The opinion of the court was delivered by: FOLLMER
Petitioner, a military prisoner at the United States Penitentiary, Lewisburg, Pennsylvania, has filed, in forma pauperis, his application for a Writ of Habeas Corpus.
Petitioner was originally sentenced to death in 1943. The President commuted the sentence to life imprisonment and a dishonorable discharge, and the sentence has since then been reduced by various clemency actions to fifteen and one-half years.
On January 15, 1951, he was conditionally released but recommitted on September 15, 1951, for violation of parole. He was again conditionally released on October 19, 1952, but having again violated parole, was recommitted in February 1954.
Petitioner, citing United States ex rel. Toth v. Quarles, 350 U.S. 11, 76 S. Ct. 1, contends that 'There was no jurisdiction when this prisoner was remitted for a parole violation in September of 1951 and in May of 1954 because this prisoner had already been discharged by the Army on January 5th, 1951.' United States ex rel. Toth v. Quarles, supra, had reference to military jurisdiction over civilian ex soldiers who had severed all relationship with the military and its institutions. The opinion, 350 U.S. at page 14, 76 S. Ct. at page 4, however specifically states:
'This Court has held that the Article I clause just quoted authorizes Congress to subject persons actually in the armed service to trial by court-martial for military and naval offenses. Later it was held that court-martial jurisdiction could be exerted over a dishonorably discharged soldier then a military prisoner serving a sentence imposed by a prior court-martial. * * *'
Article 58 of the Uniform Code of Military Justice, 50 U.S.C.A. § 639, specifically provides:
'(a) Under such instructions as the Department concerned may prescribe, any sentence of confinement adjudged by a court-martial or other military tribunal, whether or not such sentence includes discharge or dismissal, and whether or not such discharge or dismissal has been executed, may be carried into execution by confinement in any place of confinement under the control of any of the armed forces, or in any penal or correctional institution under the control of the United States, or which the United States may be allowed to use; and persons so confined in a penal or correctional institution not under the control of one of the armed forces shall be subject to the same discipline and treatment as persons confined or committed by the courts of the United States or of the State, Territory, District, or place in which the institution is situated.'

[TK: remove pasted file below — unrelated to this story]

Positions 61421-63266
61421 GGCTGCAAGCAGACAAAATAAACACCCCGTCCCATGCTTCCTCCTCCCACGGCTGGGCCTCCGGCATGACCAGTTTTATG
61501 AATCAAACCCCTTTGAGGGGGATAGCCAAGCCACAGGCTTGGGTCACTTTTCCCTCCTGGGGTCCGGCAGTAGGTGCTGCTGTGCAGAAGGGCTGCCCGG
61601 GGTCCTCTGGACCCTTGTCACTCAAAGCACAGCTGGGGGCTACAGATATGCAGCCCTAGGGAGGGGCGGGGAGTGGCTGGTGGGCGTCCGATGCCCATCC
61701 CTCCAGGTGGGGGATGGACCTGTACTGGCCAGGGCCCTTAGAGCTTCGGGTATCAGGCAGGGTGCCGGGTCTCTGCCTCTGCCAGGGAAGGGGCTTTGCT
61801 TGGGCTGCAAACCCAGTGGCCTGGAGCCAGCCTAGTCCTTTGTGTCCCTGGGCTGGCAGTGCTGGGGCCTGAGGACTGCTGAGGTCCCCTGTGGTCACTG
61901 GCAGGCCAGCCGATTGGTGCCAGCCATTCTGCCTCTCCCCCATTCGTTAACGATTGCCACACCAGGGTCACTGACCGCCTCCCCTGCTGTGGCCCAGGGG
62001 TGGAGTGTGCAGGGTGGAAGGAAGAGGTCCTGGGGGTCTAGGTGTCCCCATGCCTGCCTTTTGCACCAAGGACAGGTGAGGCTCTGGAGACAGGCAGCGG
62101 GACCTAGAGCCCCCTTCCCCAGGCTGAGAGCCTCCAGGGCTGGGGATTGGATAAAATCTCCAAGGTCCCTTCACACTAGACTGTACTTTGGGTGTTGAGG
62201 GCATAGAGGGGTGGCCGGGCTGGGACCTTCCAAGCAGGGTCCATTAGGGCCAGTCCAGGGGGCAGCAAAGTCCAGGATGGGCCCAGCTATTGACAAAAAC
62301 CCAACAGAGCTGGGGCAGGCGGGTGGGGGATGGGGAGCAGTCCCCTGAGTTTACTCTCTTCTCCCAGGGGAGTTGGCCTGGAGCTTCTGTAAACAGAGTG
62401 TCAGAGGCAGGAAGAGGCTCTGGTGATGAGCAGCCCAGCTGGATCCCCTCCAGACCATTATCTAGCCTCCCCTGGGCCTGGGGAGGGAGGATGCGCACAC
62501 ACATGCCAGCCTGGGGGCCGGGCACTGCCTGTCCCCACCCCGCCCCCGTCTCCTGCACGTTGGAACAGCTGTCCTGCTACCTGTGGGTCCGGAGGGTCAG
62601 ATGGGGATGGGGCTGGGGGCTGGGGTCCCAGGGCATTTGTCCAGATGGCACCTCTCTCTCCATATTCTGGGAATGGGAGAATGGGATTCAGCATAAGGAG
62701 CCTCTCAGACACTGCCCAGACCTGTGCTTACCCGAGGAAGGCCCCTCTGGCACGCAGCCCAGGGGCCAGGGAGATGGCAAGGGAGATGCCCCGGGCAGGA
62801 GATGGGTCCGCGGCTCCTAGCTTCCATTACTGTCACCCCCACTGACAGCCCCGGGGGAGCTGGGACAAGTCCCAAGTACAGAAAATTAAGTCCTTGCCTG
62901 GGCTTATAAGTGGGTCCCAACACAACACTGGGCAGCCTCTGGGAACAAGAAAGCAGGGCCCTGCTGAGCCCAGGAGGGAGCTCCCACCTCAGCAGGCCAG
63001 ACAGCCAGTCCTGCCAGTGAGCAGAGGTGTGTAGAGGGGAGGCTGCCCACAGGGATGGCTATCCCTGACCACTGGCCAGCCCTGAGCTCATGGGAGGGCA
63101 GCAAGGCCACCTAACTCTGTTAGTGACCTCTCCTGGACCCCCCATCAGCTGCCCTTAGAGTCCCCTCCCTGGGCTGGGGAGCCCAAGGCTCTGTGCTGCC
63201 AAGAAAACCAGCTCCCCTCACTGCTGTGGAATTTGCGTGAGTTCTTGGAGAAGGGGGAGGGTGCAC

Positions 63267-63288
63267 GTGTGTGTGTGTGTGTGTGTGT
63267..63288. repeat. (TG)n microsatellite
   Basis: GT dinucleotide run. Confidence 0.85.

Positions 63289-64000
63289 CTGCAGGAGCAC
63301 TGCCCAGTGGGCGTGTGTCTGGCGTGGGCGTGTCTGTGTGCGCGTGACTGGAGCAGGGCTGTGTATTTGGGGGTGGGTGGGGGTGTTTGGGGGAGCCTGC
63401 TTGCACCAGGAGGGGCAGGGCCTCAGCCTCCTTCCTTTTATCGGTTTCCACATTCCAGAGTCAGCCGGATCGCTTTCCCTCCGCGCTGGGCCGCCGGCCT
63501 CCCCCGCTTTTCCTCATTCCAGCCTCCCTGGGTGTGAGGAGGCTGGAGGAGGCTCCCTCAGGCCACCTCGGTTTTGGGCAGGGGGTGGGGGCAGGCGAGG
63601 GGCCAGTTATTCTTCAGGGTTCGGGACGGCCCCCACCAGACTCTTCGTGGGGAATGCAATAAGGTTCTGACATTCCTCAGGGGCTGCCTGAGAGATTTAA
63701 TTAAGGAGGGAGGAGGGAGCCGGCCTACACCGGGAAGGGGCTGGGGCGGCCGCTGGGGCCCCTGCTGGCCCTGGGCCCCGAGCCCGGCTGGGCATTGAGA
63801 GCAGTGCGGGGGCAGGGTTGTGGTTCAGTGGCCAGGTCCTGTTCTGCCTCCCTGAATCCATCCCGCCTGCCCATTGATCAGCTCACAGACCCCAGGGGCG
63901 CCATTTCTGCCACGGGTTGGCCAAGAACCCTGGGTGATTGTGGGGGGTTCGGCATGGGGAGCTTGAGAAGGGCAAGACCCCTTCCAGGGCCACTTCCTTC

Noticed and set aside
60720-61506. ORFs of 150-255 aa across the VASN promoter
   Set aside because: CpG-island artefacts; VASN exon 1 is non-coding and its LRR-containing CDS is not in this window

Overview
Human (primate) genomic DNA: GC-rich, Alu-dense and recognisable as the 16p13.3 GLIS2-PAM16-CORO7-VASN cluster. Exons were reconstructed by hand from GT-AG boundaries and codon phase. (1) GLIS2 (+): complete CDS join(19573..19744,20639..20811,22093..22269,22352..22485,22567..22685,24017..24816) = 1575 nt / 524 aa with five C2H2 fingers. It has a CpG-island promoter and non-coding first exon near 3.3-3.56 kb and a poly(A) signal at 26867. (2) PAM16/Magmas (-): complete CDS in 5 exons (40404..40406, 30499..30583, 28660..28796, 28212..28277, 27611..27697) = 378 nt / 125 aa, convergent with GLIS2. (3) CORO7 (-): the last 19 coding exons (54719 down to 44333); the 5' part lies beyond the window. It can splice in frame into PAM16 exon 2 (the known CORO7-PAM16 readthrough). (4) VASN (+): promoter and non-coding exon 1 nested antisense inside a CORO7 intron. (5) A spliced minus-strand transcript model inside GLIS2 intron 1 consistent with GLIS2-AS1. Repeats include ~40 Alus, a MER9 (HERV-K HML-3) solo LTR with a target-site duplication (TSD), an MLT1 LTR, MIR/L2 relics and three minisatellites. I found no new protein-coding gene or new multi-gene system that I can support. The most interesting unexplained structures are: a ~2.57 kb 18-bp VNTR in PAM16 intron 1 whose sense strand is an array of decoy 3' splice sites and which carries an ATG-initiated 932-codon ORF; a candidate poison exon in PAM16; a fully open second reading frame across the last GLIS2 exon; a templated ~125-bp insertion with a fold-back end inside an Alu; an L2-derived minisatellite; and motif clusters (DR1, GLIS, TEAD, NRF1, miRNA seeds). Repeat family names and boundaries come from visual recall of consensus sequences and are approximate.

There is no doubt that there was jurisdiction to recommit him for violation of parole.
Petitioner contends that the verdict of guilty was against the evidence. In Humphrey v. Smith, 336 U.S. 695, 69 S. Ct. 830, 831, 93 L. Ed. 986, the Supreme Court said:
'We may at once dispose of the contention that the respondent should not have been convicted on the evidence offered. That evidence was in sharp dispute. But our authority in habeas corpus proceedings to review court-martial judgments does not permit us to pass on the guilt or innocence of persons convicted by courts-martial.'
Consequently this issue cannot be relitigated here. The record has however been carefully examined. It cannot even be said that there was sharp dispute. There was ample evidence to support every element of the offense. The question of petitioner's guilt was fully considered by the trial court, the convening authority, the Board of Review, the Judge Advocate General, the Secretary of War and the President. The opinions of the Judge Advocate General (Respondent's Exhibit E) and the Board of Review (Respondent's Exhibit G) reveal a painstaking and exhaustive review of the evidence.
Petitioner complains that no one inquired as to the whereabouts of the murder weapon. It was neither produced nor demand made for it by the defense. As a matter of fact the testimony was that it was last seen in the hands of the defendant. He likewise complains that due to loss of memory he was not competent to stand trial. He was examined by not only one but a number of neuropsychiatrists, and the trial court on the evidence presented was fully justified in proceeding with the trial. These and other matters of a similar nature would not, in any event, be matters for habeas corpus.
In Whelchel v. McDonald, 340 U.S. 122, 124, 71 S. Ct. 146, 148, 95 L. Ed. 141, the Supreme Court said:
'There was evidence in the hearing before the District Court that petitioner may have been either insane or ...